Bayesian adjustment for preferential testing in estimating infection fatality rates, as motivated by the COVID-19 pandemic

Campbell H, de Valpine P, Maxwell L, de Jong VMT, Debray TPA, Jaenisch T, Gustafson P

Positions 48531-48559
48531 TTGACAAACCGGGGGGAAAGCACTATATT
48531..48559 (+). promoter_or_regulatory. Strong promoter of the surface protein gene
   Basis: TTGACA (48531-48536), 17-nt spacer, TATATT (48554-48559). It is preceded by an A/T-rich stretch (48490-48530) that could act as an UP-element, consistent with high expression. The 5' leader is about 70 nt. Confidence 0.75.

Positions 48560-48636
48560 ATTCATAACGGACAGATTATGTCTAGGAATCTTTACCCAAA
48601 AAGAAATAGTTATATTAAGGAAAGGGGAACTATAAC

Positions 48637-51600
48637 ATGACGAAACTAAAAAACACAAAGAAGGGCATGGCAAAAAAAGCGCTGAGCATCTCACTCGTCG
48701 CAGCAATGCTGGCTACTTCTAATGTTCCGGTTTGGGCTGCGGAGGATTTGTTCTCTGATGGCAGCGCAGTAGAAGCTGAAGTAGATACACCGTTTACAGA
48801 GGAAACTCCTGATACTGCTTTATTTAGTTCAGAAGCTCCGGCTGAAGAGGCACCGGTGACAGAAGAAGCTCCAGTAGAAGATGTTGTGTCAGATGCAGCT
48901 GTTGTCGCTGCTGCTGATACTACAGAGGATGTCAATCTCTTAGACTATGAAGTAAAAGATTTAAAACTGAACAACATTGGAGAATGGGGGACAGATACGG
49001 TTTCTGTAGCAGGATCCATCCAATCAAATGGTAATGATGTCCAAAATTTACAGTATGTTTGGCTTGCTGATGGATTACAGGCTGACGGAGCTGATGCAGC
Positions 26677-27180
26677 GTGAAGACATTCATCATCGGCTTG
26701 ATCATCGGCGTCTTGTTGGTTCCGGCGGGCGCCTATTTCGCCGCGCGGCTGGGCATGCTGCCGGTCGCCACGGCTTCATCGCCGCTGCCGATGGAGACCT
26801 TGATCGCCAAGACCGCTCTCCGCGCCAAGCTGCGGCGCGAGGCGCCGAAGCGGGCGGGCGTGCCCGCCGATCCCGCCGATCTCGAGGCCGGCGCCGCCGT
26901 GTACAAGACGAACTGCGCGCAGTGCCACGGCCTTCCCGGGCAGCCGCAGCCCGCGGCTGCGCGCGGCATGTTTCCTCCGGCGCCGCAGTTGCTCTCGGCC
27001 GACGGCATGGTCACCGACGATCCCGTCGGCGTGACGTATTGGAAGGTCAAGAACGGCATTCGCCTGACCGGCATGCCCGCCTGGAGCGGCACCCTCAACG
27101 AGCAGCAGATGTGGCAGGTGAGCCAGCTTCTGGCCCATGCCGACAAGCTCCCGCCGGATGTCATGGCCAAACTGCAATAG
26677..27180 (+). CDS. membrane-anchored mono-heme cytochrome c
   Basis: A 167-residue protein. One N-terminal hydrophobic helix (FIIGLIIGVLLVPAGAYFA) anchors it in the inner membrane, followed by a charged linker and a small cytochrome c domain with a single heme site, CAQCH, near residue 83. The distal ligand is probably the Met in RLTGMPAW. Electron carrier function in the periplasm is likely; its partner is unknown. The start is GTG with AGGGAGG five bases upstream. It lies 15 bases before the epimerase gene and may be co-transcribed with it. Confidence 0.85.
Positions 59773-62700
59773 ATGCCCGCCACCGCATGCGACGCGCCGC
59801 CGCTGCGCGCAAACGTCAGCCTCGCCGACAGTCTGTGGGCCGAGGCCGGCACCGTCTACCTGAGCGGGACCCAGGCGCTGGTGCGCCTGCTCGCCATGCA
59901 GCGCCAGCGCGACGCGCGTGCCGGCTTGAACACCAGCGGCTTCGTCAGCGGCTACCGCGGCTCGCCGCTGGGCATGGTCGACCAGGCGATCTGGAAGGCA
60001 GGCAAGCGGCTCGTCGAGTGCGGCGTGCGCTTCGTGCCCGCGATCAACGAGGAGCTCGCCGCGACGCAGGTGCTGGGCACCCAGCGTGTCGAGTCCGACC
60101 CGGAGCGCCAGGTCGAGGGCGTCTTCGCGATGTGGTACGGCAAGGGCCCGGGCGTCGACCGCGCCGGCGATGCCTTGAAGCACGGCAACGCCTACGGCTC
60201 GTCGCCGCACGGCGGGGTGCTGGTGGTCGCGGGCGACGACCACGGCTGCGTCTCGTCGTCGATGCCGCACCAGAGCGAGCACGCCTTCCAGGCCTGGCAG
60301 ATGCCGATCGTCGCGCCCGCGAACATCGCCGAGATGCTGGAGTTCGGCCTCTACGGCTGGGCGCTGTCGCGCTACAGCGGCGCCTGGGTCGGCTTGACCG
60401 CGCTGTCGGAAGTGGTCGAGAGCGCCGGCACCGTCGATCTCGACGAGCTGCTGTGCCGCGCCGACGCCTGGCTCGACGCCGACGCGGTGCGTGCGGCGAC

A key challenge in estimating the infection fatality rate (IFR), along with its relation with various factors of interest, is determining the total number of cases. The total number of cases is not known not only because not everyone is tested but also, more importantly, because tested individuals are not representative of the population at large. We refer to the phenomenon whereby infected individuals are more likely to be tested than noninfected individuals as "preferential testing". An open question is whether or not it is possible to reliably estimate the IFR without any specific knowledge about the degree to which the data are biased by preferential testing. In this paper we take a partial identifiability approach, formulating clearly where deliberate prior assumptions can be made and presenting a Bayesian model which pools information from different samples. When the model is fit to European data obtained from seroprevalence studies and national official COVID-19 statistics, we estimate the overall COVID-19 IFR for Europe to be 0.53%, 95% C.I.= [0.38%, 0.70%].